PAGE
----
Dear Ambassador LaRocque,
RE: Science and Technology (S&T) is not just for older Caribbean men.
On January 10, 2014 a CARICOM S&T Committee was launched to promote the development of S&T in CARICOM as a tool for economic development by working closely with all Governments and scientific organizations in the region, and serve as an advisory body to the Prime Minister responsible for S&T in CARICOM, Honorable Keith Mitchell, Prime Minister of Grenada. The members are Mr. James Husbands, Director of Solar Dynamics Limited, Professor Cardinal Warde Caribbean Science Foundation, diaspora representative who is a Professor of Electrical Engineering at the Massachusetts Institute of Technology, USA, Professor Harold Ramkissoon, President Emeritus of CARISCIENCE (Chair), Dr. Arnoldo Ventura, former Advisor to the Prime Minister of Jamaica, Professor Ishenkumba Kahwa, Deputy Principal of the Mona Campus, UWI, and Mr. Kent Mitchell.
On June 15, 2016, this committee remains the same. It is all male, and none are representative of youth. One would have hoped that they would have recognized this imbalance and done something about it after two years.
In relation to gender, according to CARICOM, the ideal Caribbean person “nourishes in him/herself and in others, the fullest development of each person’s potential without gender stereotyping and embraces differences and similarities between females and males as a source of mutual strength.” In fact, CARICOM’s latest strategic plan advocates a “development agenda that develops measures for a people-centred approach to poverty reduction; develops measures for protection and inclusion to guarantee opportunities for the most vulnerable and disadvantaged and takes account of the transformative and multiplier effect of gender equality and empowerment of women on development activity and gains.”
The CARICOM Youth Development Action Plan (CYDAP), strives to improve access to the quality and quantity of opportunities available to adolescents and youth between the ages of 10-29, and in and out-of-school. CARICOM also seeks their full participation as architects and enablers of the Region’s development. Women represent 51% of the Caribbean population and 66% of the Region’s population are youth.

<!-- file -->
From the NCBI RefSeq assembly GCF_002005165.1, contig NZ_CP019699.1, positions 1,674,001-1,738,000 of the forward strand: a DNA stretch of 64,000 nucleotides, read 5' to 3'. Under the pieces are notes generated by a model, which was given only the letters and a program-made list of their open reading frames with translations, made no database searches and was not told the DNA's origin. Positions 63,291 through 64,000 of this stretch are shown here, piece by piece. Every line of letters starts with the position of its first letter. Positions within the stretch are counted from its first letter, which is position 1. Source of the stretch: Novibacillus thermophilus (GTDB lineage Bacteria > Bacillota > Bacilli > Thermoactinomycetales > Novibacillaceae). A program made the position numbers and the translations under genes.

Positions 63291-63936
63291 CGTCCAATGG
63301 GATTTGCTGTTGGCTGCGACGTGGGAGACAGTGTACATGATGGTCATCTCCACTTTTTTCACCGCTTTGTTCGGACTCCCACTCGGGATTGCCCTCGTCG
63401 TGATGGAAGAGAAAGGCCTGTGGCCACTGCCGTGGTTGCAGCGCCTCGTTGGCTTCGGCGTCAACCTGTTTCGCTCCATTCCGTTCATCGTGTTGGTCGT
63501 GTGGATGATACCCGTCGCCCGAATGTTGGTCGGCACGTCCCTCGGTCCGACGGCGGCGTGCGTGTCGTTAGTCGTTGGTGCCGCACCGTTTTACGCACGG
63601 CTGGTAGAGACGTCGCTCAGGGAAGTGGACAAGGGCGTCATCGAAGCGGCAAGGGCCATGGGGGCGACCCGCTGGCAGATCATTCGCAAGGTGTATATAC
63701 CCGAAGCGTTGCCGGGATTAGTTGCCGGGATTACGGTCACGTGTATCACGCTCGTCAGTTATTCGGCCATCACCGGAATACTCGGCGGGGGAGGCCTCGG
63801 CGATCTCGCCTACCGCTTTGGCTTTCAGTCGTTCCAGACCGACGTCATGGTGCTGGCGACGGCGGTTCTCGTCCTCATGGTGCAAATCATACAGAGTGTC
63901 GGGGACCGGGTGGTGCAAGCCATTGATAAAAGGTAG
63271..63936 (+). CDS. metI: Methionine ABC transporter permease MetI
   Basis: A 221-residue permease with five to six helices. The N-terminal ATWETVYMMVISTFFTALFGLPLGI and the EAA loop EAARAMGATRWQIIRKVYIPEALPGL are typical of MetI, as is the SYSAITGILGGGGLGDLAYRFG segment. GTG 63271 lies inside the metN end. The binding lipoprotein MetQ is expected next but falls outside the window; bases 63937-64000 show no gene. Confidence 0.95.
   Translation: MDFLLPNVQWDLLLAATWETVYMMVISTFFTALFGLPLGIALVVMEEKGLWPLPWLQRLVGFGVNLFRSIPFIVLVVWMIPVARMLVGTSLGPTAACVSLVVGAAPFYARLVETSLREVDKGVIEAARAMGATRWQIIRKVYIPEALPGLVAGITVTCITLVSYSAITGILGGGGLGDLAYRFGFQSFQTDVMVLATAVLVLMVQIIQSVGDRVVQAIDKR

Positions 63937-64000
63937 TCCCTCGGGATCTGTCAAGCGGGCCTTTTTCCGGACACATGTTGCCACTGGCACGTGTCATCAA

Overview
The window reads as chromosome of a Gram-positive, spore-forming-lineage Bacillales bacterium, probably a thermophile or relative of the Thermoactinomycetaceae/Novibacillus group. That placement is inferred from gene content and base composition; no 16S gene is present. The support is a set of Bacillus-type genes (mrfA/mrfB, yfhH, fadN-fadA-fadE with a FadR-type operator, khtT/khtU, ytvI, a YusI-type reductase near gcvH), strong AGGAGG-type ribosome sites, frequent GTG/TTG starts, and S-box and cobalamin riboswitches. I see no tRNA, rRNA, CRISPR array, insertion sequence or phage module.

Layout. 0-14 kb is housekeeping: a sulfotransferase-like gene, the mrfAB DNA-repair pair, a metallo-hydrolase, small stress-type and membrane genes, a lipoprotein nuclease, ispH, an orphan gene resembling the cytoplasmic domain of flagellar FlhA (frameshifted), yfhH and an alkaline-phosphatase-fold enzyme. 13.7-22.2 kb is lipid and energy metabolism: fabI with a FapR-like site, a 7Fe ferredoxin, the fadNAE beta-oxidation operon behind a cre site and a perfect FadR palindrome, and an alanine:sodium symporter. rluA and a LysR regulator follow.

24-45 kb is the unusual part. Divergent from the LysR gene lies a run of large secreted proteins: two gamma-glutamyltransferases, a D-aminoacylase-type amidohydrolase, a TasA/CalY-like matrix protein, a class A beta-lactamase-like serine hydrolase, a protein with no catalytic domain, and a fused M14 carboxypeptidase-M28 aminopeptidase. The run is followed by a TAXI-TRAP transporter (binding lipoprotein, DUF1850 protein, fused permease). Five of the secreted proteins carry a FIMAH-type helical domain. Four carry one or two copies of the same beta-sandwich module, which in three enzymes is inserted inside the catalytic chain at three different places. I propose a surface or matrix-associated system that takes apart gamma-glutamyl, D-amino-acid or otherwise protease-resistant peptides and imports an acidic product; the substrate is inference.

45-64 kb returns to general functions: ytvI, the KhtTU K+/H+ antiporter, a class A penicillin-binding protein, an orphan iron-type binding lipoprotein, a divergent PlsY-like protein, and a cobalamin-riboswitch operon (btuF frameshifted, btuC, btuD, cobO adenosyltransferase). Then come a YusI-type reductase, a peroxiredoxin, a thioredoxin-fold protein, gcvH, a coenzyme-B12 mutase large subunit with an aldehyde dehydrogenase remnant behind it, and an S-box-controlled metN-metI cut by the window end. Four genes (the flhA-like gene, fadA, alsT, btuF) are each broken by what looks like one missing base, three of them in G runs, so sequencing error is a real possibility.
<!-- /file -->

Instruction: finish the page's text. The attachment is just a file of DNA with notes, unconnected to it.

There are Caribbean-wide agencies that can provide excellent and innovative young scientists and engineers and female scientists and engineers to serve on the CARICOM Science & Technology Committee that would better reflect who we are – such as CARICOM Youth Ambassadors, the Caribbean Youth Environment Network Caribbean Youth Environment Network Caribbean Youth Environment Network – Guyana, and the various Colleges, Technical Institutes, and Universities of the Region 11th Caribbean Institute in Gender and Development- CIGAD Institute for Gender and Development Studies, St. Augustine… Institute for Gender and Development Studies – (RCU) UWI…. Given the lack of gender equality and youth representation on their committee, we write to ensure steps are taken to secure female and youth representation on the committee by December 31, 2016. It is critical that the committee represents CARICOM’s goals and ideals and reflects its diversity.
Ariana Marshall, Engineer, Barbados
Ayanna T. Samuels, Engineer, Jamaica
Chris Samuel Roberts, University Student, Jamaica
Fatima Patel, Scientist, Barbados
Karen A. Wharton, Engineer, New York, Guyana
Kemron ‘Skyhigh’ Dufont, Engineeer, Grenada
Maya Trotz, Engineer, Tampa/Guyana
Trina Halfhide, Scientist/Engineer, Trinidad & Tobago
Teshanna Mohammed, High School Student, Trinidad and Tobago
Wainella Isaacs, Scientist/Engineer, Tampa/Guyana
Thanks to Kaieteur News, Stabroek News & T&T Guardian for publishing this letter. Thanks to Vanda Radzika and Nfn Andaiye for edits.